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Deep Cycle Batteries by Tab

Discussion in 'The Homestead' started by inthewilderness, Feb 22, 2017.

  1. Robson Valley

    Robson Valley Full Member

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    You've watched it many times> all the way home from LaRonge. The pilots normally expected me to point out where I lived.
     
  2. inthewilderness

    inthewilderness Tenderfoot

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    OHHH, OK, yes, I've watched that movie many times.

    I didn't realize you were talking about THE award winning movie "Look Out the Window." Nominated for Emmy, Oscar, Pulitzer, Nobel and Academy awards. Obviously, in my mind, it is an overwhelming, clean sweep. Film of the year for the last 17. :) We go to the theater twice a year to watch the movie.
     
  3. Robson Valley

    Robson Valley Full Member

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    Bush planes are low and slow. You get to see stuff.
    Start with blue sky and the engine sound track, rock her up on the step and see the horizon.
    Twist off the suction and bingo! We are truely on our way (batteries or not!)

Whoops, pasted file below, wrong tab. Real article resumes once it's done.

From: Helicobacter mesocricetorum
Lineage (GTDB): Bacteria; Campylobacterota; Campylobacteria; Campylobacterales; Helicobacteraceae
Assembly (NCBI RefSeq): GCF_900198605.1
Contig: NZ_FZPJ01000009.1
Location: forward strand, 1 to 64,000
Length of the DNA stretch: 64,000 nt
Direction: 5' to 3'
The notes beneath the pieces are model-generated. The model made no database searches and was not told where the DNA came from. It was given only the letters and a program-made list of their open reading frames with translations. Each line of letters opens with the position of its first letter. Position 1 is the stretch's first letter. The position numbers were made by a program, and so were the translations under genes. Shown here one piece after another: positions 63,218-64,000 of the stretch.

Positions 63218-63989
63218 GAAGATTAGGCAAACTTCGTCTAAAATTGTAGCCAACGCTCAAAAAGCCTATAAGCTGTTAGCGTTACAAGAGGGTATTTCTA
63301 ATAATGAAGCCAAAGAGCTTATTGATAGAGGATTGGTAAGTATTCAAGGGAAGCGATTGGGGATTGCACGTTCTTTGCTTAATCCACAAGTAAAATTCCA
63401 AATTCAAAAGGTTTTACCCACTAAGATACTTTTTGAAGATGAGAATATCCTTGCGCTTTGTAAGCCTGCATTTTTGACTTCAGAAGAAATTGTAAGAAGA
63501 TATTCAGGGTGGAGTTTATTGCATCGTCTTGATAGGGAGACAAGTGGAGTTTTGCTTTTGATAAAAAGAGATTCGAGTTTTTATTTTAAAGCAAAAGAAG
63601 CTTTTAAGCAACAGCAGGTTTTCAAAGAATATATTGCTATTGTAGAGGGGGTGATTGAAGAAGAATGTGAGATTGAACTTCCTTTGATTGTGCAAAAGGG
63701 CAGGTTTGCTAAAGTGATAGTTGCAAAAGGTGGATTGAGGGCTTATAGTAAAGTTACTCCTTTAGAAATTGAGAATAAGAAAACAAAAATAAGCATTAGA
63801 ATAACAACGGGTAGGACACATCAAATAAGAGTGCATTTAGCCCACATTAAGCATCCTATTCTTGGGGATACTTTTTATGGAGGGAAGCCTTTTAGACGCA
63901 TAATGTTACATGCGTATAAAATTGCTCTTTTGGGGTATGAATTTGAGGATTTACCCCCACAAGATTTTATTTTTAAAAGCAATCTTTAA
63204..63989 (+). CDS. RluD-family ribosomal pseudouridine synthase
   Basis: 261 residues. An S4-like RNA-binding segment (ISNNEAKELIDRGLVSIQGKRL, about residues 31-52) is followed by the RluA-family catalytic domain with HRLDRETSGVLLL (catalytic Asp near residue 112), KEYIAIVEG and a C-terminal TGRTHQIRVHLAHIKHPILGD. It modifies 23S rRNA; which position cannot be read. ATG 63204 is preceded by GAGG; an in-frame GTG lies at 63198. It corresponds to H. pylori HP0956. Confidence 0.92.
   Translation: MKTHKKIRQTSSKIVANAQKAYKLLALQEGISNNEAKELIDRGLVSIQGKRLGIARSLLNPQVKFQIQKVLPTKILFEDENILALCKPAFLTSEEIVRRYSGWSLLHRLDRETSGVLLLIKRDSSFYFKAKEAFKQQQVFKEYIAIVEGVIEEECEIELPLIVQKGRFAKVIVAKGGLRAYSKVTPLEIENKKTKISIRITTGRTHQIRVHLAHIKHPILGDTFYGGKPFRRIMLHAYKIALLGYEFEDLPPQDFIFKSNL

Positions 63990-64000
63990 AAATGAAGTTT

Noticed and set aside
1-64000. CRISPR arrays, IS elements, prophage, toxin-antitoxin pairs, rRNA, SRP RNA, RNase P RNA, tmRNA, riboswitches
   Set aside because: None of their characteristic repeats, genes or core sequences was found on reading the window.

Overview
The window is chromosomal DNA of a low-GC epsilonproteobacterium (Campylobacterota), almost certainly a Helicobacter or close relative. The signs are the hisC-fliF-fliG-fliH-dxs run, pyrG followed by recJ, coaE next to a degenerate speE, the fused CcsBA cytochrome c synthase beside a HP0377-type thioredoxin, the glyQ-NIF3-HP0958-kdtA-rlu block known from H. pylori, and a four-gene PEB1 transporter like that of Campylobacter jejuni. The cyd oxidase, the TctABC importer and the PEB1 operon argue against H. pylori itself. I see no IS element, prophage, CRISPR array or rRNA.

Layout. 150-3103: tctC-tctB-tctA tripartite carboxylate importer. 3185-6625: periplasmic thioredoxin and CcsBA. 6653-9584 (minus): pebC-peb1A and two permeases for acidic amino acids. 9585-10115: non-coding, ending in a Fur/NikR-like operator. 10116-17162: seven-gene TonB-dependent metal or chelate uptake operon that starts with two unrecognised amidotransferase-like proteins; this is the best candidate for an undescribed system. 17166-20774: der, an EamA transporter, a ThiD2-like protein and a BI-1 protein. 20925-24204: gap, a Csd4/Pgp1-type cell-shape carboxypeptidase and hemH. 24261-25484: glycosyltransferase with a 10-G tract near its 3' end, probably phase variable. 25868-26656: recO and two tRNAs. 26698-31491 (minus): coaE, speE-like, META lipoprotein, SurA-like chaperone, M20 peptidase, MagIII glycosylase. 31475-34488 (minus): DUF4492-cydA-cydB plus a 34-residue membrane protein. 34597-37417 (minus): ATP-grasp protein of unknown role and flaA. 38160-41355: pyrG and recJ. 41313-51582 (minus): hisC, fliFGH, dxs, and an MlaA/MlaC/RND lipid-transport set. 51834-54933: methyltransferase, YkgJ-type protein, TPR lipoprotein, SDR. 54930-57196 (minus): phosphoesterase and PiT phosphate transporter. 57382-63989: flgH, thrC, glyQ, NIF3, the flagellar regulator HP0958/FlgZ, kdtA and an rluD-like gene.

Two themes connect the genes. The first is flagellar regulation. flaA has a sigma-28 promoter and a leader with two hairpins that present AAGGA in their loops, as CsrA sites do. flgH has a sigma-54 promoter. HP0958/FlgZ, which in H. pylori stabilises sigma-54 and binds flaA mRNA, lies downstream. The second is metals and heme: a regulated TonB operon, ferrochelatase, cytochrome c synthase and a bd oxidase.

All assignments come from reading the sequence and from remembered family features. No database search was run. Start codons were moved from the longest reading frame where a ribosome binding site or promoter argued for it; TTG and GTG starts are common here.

4. mrcharly

    mrcharly Bushcrafter (boy, I've got a lot to say!)

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    I didn't grow up somewhere remote as a kid, but the roads were not great, so small planes were part of many people's lives. Quite a few of early settling families had big spread farms in several locations, so they'd get a pilot license, grade out a dirt runway on the farms and own a 4 seater light plane. Now and then we'd get taken up by a neighbour for a flight. Takeoff was always incredibly bumpy and dusty, then we'd get to watch the in flight movie for a while before the very terrifying bumpy landing.

    I think I'd prefer a float plane takeoff. At least there would be no risk of kangaroos on the runway.
     
  5. Robson Valley

    Robson Valley Full Member

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    You need clean water for a float plane takeoff. The float tails on a loaded Norseman are nearly 4' down before there's enough speed to rock the floats up onto the steps.
    All you see is sky and you just assume the pilot has a straight-line plan. 12 imperial gallons of avgas and that Norseman is in the air.
    Glassy calm has enough suction to be hard to break free. Some pilots would taxi around just to mess that up.

    With 'Roos on the runway, I'm thinking outback in OZ?